**for one year. The amount is the principal and its interest together." **

**After the definitions were given, the pupil proceeded at once to **
**the examples. They were classified according to cases (Plates I and **
**VI), with a special rule for each case. Thus Case I in interest read **
**as follows: "To find the interest of any sum of money for a given **
**number of years. Rule: Multiply the principal by the rate per cent. **
**That product divided by ioo will give the interest for a year, which **
**is multiplied by the number of years given, and the product will be **
**the answer." Several examples were then worked out in detail. **
**Each was carefully proved, and the next case was taken up. **

**The written work in the cipher books shows no attempt to **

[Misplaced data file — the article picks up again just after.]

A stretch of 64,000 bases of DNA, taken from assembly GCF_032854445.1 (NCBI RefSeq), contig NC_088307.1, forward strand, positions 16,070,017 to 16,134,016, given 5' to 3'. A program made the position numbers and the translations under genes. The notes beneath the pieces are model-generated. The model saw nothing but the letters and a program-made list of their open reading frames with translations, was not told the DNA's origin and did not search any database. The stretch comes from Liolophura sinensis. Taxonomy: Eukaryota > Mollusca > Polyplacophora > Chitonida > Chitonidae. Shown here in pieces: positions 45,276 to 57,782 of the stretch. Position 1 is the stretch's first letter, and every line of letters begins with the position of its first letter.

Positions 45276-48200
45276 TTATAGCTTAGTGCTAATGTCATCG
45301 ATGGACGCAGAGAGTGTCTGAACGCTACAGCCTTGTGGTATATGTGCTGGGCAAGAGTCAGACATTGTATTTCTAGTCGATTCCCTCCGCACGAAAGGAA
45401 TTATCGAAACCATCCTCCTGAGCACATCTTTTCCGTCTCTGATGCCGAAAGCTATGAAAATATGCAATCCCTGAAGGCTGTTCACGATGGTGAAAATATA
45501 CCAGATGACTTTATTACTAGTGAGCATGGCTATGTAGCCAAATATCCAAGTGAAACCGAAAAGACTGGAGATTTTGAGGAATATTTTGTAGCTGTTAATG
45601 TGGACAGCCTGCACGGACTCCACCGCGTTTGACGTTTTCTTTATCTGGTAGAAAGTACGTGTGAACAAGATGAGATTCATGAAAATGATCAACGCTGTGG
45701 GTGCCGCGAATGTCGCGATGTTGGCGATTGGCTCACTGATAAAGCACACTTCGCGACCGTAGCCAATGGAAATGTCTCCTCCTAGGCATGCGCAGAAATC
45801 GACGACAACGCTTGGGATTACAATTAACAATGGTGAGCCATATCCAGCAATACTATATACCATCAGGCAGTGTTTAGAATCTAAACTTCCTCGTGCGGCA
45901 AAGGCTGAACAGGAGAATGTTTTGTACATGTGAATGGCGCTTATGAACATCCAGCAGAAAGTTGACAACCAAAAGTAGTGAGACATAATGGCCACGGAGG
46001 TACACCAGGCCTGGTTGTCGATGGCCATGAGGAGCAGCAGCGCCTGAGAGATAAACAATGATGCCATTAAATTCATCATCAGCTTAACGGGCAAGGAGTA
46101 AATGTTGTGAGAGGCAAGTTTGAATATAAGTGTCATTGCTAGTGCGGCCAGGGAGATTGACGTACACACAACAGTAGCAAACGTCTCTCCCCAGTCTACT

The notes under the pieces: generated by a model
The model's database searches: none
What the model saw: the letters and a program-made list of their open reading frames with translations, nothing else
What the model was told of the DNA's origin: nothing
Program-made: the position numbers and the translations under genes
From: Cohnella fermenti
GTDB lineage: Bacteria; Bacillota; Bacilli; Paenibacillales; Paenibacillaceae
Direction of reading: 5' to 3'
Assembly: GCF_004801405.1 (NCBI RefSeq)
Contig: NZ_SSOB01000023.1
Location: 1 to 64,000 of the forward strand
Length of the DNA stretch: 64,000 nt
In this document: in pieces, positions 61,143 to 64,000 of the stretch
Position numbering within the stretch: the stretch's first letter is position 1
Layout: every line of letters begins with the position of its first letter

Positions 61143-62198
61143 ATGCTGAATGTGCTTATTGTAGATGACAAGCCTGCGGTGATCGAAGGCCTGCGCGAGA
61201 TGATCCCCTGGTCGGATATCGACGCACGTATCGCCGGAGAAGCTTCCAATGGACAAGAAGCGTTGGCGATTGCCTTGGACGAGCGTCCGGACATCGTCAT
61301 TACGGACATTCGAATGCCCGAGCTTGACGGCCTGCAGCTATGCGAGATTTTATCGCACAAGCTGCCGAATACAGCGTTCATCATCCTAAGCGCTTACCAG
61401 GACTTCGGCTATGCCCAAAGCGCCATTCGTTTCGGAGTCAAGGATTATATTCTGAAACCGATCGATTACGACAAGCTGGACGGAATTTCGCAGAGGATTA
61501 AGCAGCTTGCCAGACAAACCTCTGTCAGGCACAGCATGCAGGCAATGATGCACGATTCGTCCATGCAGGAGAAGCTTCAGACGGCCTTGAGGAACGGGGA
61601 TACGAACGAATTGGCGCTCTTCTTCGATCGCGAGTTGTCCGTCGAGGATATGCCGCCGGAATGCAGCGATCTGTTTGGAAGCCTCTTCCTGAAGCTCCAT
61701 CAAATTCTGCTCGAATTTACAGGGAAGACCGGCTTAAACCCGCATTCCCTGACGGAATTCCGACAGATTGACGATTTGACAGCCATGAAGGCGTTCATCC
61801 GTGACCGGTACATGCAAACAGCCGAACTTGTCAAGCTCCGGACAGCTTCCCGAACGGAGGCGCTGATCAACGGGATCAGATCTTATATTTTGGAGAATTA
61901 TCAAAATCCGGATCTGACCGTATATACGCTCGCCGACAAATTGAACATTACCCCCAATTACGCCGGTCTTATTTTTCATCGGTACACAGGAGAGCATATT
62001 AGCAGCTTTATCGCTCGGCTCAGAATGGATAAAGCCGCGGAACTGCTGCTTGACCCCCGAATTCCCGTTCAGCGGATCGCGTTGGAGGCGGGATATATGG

**rationalize the rules or to establish validity. The rules were given **
**simply for the purpose of obtaining the answers to the problems by **
**mechanical manipulation. **

**Rationalization.-Rationalization, which plays such an impor- **
**tant part in the modern teaching of arithmetic, seems to have been **
**unknown. Nor were there any real attempts to lead up to new con- **
**cepts inductively. Sometimes reasons and explanations were given **
**after the facts and rules had been taught, as indicated by the follow- **
**ing footnote to the rule for problems in "Exchange": "For directions **
**in the following cases see Master Delworth's assistant." **

**There were a few attempts to lead up to the meaning of a new **
**term or to a new case or rule (Plate VI) by an introductory state- **